If you’re from Georgia, you probably don’t associate these images with tobacco barns but these aren’t just any tobacco barns. They’re among the last remnants of a highly specialized segment of the tobacco industry. Shade tobacco.
Shade tobacco was grown for cigar wrappers in southwest Georgia, northwest Florida, and the Connecticut River Valley of Connecticut and Massachusetts. Wood-framed arbors and later, cheese cloth tents, filtered sun and kept insects away to achieve the higher grade of tobacco required for cigars.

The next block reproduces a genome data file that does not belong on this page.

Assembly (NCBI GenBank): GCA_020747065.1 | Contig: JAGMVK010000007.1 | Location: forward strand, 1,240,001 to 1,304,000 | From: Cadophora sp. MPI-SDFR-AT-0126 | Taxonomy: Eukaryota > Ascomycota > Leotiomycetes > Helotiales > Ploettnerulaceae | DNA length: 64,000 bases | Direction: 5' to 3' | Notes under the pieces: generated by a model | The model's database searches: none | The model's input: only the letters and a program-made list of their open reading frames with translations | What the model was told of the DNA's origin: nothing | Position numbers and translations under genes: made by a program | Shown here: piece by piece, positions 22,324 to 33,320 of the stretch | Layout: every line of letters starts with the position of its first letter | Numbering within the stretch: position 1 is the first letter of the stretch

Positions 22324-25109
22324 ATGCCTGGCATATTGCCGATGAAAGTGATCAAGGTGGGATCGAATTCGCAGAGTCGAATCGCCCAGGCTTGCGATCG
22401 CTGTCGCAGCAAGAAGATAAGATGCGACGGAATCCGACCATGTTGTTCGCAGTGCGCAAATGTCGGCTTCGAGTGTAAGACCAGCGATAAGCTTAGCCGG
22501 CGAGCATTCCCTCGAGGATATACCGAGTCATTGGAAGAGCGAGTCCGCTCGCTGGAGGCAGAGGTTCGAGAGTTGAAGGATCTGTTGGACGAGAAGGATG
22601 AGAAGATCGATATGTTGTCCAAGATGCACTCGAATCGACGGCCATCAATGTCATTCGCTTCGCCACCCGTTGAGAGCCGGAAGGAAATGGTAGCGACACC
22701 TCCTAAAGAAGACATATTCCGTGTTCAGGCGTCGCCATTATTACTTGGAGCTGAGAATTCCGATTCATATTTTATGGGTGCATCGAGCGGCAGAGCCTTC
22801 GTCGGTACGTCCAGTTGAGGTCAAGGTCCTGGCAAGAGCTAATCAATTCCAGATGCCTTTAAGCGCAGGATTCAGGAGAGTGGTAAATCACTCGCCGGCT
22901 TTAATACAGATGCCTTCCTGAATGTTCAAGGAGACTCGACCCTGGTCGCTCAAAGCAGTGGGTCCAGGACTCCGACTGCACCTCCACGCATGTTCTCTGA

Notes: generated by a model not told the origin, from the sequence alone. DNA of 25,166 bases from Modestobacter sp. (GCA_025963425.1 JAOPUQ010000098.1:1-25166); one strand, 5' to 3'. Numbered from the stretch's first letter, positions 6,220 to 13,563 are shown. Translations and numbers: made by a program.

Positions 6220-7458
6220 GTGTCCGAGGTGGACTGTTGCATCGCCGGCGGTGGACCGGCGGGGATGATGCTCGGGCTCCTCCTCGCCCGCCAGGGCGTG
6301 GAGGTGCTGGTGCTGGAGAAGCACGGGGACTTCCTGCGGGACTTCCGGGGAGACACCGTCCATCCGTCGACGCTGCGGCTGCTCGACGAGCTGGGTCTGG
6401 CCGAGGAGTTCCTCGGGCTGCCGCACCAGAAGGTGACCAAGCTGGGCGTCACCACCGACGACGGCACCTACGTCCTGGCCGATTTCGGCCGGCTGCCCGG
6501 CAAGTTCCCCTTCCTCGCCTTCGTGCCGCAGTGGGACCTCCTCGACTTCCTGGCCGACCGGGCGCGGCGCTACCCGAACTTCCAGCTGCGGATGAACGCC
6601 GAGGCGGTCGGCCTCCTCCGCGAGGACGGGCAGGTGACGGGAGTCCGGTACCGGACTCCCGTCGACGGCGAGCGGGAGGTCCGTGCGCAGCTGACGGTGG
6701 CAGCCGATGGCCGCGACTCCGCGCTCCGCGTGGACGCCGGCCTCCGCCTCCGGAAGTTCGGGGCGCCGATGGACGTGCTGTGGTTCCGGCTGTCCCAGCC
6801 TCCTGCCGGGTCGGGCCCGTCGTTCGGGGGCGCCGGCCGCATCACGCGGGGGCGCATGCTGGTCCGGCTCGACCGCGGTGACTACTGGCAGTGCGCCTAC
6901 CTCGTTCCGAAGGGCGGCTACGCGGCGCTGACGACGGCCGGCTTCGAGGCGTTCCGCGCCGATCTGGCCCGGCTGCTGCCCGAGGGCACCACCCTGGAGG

Shade tobacco was grown in the United States from the 1840s until 1975. Most production in Grady County was finished by 1965, though, as Imperial Tobacco (previously American Sumatra) ceased operations.
Few shade tobacco barns survive in Georgia in any condition and well-preserved examples are rare. Thanks to Gaile Eubanks for help with the location.